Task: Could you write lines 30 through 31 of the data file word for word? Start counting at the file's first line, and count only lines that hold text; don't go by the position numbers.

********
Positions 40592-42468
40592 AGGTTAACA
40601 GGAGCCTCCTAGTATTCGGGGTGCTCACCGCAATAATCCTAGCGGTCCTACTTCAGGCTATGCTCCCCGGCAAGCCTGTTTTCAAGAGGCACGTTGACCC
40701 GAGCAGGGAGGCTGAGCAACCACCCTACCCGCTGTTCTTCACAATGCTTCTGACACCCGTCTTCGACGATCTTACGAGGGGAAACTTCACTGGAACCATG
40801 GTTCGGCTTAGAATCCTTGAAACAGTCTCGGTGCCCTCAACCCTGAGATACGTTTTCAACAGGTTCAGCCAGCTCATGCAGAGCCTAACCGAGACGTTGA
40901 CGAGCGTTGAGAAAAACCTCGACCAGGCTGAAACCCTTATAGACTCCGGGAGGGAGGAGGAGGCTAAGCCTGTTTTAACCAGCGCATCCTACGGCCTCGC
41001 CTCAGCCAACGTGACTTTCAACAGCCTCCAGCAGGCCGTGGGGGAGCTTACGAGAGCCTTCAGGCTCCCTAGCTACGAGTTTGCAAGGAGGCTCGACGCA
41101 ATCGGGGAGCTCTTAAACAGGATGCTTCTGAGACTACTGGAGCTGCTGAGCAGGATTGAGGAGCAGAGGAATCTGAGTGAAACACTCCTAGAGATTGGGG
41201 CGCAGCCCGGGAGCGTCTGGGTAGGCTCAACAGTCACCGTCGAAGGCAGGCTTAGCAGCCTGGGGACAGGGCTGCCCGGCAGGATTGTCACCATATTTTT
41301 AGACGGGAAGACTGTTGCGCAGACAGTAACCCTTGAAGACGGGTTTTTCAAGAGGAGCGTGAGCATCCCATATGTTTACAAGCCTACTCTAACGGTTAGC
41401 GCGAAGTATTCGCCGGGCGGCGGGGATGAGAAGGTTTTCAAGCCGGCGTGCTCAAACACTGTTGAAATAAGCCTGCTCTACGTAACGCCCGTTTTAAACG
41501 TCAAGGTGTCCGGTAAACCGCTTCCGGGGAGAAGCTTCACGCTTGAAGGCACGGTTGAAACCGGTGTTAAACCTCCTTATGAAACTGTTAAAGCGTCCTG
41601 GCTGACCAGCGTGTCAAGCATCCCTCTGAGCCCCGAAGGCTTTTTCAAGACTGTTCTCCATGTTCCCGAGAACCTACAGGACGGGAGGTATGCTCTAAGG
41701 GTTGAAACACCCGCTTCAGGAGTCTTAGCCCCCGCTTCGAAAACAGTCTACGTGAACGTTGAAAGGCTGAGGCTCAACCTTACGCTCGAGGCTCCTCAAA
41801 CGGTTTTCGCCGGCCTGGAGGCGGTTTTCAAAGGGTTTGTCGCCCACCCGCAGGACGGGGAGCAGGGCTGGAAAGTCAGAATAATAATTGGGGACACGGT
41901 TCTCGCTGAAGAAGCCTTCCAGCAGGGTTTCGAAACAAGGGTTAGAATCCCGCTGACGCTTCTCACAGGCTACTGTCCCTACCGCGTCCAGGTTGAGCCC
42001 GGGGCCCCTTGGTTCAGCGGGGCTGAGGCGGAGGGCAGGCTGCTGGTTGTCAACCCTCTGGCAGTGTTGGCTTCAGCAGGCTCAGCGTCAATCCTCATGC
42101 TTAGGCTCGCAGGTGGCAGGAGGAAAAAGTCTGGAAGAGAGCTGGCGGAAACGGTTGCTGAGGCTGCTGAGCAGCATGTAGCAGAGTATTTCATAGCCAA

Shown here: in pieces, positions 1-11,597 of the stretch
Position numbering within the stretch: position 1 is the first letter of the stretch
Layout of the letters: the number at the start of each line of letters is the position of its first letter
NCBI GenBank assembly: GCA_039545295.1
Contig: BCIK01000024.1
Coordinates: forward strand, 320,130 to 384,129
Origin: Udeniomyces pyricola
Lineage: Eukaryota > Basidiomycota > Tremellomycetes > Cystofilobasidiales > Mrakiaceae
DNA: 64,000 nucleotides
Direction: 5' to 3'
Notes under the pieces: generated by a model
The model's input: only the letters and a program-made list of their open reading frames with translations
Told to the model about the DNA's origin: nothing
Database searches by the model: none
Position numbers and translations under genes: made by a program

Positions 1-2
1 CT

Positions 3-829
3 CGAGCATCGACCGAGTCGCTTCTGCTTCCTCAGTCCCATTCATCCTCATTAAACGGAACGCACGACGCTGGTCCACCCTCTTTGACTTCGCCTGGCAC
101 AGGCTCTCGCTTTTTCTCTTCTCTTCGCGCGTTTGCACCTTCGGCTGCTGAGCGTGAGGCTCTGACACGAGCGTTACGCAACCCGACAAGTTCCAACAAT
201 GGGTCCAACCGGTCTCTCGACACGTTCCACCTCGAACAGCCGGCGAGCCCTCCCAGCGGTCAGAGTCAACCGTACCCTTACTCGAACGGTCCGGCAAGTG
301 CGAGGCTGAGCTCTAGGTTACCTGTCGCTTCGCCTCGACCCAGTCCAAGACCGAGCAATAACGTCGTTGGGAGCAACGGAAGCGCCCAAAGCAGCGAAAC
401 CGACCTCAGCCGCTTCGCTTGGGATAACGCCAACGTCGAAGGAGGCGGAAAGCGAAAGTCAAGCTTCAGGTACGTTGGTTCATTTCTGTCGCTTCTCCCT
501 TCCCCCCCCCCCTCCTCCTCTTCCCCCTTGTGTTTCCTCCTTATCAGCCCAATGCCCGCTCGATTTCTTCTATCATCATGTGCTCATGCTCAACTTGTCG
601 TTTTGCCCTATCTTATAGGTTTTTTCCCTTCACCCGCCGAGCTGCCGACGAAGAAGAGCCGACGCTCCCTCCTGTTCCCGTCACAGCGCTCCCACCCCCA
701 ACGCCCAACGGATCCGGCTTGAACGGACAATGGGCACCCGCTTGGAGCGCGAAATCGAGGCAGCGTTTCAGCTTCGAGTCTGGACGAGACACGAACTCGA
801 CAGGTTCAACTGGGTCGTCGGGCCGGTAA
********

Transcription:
The model's input: only the letters and a program-made list of their open reading frames with translations
Told to the model about the DNA's origin: nothing